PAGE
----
La’libertas

La’libertas
The La’libertas, a 22-line (4/6/4/6/2) poetic form created by Laura Lamarca. The stanza rules are as follows:

Stanza 1 – rhyme scheme ABBA, 8 syllables per line.
Stanza 2 – Free verse, 6 lines ONLY
Stanza 3 – Rhyme scheme BAAB, 8 syllables per line.
Stanza 4 – Free verse, 6 lines ONLY
Couplet – Italian (Any language acceptable except English)

How the La’libertas for got its name is from the word “libertas” which is Latin for “liberty” and “La” is Laura Lamarca’s signature.
Example:
Gentle Kisses

Once wandered lonely world alone
‘neath skies that drenched in icy rain,
encompassed soul within its pain;
winds chapped fiercely, chilled and blown.

Soul grew old
in cold array,
displayed distress
in velvet vestige
& sorrows splayed
‘neath edges frayed.

Till hope gave warmth in ev’ry vein
and inner self escaped, now grown
from darker days of life once thrown –
it’s time for me to dream again.

Soul grew wise
in waking eyes,
surprised by
survival’s strength
& faith re-wrote
love’s antidote.

La grazia me ha benedetto con i baci gentili,
le ali delle libertà sulla mia faccia.

Copyright © 2007 Laura Lamarca

Pasted from http://www.shadowpoetry.com/resources/wip/lalibertas.html

Being that I have no foreign language skills, this will be one of the few forms for which I have not posted my own example.

Restated Specifications

The La’libertas is:

a poem of 22 lines,
syllabic, having lines of 4/6/4/6/2 syllables
stanzaic, having 5 stanzas, 2 quatrains, 2 sestets, and a couplet
formulaic, mandating mixed rhymed, free verse, and non-English language,
rhymed: abba and baab

 

Rhaiku

A Poetry form invented on AP by Matt
A poem consisting of One stanza of Rhyme, one stanza of haiku,
 and one stanza of free verse.
The order of the components is up to the poet.
 
Example Poem
 
Without Repentance
semi-clad, somnolent,
climbing over broken logs–
kids explore their camp
There had been no time
in the circadian twilight
to properly define the false
Niagara bubbling, with snatches
of Mozart melodies
into nearby brook.
The first awake, they had to take their tawny dog and find
the wonders here that did appear, as frozen, left behind
for summer time respite.  They’d climb and swim and even shout;
for being loud was here allowed, and home-based rules were out-
maybe fleecing their sister (decreasing her oatmeal share),
Some things do last without contrast and happen anywhere.
(c) Lawrencealot – October 20, 2012
Visual Template
 
 

Dorsimbra

Created by Eve Braden, Frieda Dorris and Robert Simonton, the Dorsimbra
is a poem of 12 lines, consisting of
(1) a quatrain of iambic pentameter rhyming abab
(2) a quatrain of “short and snappy” free verse, and
(3) a quatrain of blank verse (unrhymed iambic pentameter).
The final (12th) line is the same as the first line ( a refrain).

The form’s creators suggest the use of enjambment, interlaced rhymes, 
and near-rhymes to bind the three stanzas/

Example Poem

Safe Fax

Today’s environment demands safe fax.
If you fax to yourself you won’t go blind.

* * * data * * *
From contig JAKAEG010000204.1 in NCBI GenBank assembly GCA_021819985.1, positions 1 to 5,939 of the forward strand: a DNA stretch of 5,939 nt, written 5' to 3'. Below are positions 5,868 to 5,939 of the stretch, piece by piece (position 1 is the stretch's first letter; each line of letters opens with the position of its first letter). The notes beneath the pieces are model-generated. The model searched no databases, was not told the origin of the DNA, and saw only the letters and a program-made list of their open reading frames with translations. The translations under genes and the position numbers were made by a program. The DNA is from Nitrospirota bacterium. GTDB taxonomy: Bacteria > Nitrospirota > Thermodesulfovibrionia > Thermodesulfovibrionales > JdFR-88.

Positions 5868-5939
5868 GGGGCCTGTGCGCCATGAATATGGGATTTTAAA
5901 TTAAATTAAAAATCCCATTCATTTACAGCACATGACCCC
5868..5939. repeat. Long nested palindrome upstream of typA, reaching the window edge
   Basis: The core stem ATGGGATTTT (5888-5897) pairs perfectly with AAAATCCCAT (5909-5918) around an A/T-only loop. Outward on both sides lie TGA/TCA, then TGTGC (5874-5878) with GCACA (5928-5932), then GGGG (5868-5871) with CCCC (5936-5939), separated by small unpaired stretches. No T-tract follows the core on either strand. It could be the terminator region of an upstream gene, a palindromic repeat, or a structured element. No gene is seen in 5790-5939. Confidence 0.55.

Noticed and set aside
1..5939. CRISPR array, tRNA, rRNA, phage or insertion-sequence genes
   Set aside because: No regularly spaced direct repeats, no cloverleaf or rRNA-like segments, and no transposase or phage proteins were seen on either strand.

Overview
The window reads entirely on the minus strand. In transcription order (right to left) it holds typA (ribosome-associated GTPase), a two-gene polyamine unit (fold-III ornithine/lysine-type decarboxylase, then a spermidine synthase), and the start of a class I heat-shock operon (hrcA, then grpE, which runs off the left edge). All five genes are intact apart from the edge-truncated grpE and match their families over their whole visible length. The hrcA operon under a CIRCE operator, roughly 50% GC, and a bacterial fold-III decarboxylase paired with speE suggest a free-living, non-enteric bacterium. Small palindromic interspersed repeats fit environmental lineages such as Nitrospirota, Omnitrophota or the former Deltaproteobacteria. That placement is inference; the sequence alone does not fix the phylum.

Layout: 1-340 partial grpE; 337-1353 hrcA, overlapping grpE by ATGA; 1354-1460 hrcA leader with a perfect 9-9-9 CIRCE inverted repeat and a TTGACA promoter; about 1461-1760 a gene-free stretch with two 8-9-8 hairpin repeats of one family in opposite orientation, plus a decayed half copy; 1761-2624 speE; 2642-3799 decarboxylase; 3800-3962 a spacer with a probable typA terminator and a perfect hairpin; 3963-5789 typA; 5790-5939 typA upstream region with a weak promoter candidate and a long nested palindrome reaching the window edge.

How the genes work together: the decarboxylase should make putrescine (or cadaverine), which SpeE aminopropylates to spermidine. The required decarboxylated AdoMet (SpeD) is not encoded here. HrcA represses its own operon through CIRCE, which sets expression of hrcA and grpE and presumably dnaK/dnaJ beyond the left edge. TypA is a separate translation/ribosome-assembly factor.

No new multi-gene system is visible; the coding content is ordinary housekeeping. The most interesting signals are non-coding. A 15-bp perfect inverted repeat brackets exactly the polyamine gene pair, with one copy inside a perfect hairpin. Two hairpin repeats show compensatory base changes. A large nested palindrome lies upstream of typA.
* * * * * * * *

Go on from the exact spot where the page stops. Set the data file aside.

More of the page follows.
A cover used will not let you relax.
If you fax too fast, most consorts won’t mind.

Not age restricted
Married or single  fine
contact quick
frequently gratifies.

If you have no outlet for your fax needs
you can then pay for service, legally.
If you know them then everything’s okay.
Today’s environment demands safe fax.

© Lawrencealot – April 23, 2012

Visual Template

 

Tempo Composto

Tempo Composto means “time’s up” in Latin.

A form invented by L. Allen Bacon, aka Allen a Dale of Allpoetry.

The first three stanzas of a “tempo composto” are made up of
1) A Spondee (DA-DA)
2) two lines of Dactyl (DA-da-da)
3) 12 syllables free verse.

The fourth stanza differs in that the final line is only
4 syllables of free verse.

The rhyme pattern is
a-a-x-x
b-b-x-x
c-c-x-x
d-d-x-x

Looks good centered, but that is not a requirement.

Example Poem

Ride in the Country
Roadside
countryside
Lemonade
For sale sign draws me in to find they have just corn.
Quite hot!
Day is shot.
I have got
no lemonade. Drive on looking for the next stand.
Need gas,
Still I pass
twenty-one
stations looking for fruit stand, then run out of gas.
Walk back!
Station sez,
Out of gas,
Got lemonade.
(c) Lawrencealot – May 30, 2012
Visual Template

Vignette

Vignette is a French word meaning “little vine”.
A vignette is a short narrative sketch using evocative figurative language to convey imagery. 
Often considered poetic prose it is formatted in free verse and on vignette can include several short stanzas. 
For multiple vignettes each should be labeled by a number or letter, most commonly roman numerals.

According to Poetry Magnum Opus,
a Vignette, Old French, is a brief descriptive verse. This is a genre of verse that uses clear and detailed images to paint a picture of a moment in time.
A vignette is usually short and focused. The frame of the Vignette is at the discretion of the poet. A syllabic verse form also called a Vignette* is one of the many frames a poet might choose.

My example

Bereft (vignette)

Inellectually I am
aware the meter matters
and would like my poems to sound
as though a poet had dropped by

II

But within my head
I have no metronome
and when the dictionary
gives alternates for stress
or worse, shows none at a
I’m lost

 III

A missing gene perhaps?
It’s sad to encounter
the silence of the iambs

 (c) Lawrencealot – February 16, 2013